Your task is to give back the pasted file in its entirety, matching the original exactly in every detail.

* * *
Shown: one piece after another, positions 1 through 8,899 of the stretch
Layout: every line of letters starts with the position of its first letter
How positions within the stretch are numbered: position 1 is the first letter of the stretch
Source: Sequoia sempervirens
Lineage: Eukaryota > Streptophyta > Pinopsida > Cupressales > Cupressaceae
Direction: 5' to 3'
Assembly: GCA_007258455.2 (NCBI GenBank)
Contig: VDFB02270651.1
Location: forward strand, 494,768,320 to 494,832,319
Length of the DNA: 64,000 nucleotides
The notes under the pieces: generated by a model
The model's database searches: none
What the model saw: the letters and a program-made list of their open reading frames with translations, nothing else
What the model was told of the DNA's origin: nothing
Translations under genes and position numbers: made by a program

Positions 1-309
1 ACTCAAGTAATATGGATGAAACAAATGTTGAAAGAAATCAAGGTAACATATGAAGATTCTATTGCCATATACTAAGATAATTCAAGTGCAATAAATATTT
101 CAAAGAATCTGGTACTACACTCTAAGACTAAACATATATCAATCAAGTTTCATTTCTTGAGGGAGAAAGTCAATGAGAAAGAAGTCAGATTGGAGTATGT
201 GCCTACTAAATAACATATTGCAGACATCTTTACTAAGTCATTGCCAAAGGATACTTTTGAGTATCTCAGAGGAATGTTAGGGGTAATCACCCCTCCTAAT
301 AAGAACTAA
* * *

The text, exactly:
Shown: one piece after another, positions 1 through 8,899 of the stretch
Layout: every line of letters starts with the position of its first letter
How positions within the stretch are numbered: position 1 is the first letter of the stretch
Source: Sequoia sempervirens
Lineage: Eukaryota > Streptophyta > Pinopsida > Cupressales > Cupressaceae
Direction: 5' to 3'
Assembly: GCA_007258455.2 (NCBI GenBank)
Contig: VDFB02270651.1
Location: forward strand, 494,768,320 to 494,832,319
Length of the DNA: 64,000 nucleotides
The notes under the pieces: generated by a model
The model's database searches: none
What the model saw: the letters and a program-made list of their open reading frames with translations, nothing else
What the model was told of the DNA's origin: nothing
Translations under genes and position numbers: made by a program

Positions 1-309
1 ACTCAAGTAATATGGATGAAACAAATGTTGAAAGAAATCAAGGTAACATATGAAGATTCTATTGCCATATACTAAGATAATTCAAGTGCAATAAATATTT
101 CAAAGAATCTGGTACTACACTCTAAGACTAAACATATATCAATCAAGTTTCATTTCTTGAGGGAGAAAGTCAATGAGAAAGAAGTCAGATTGGAGTATGT
201 GCCTACTAAATAACATATTGCAGACATCTTTACTAAGTCATTGCCAAAGGATACTTTTGAGTATCTCAGAGGAATGTTAGGGGTAATCACCCCTCCTAAT
301 AAGAACTAA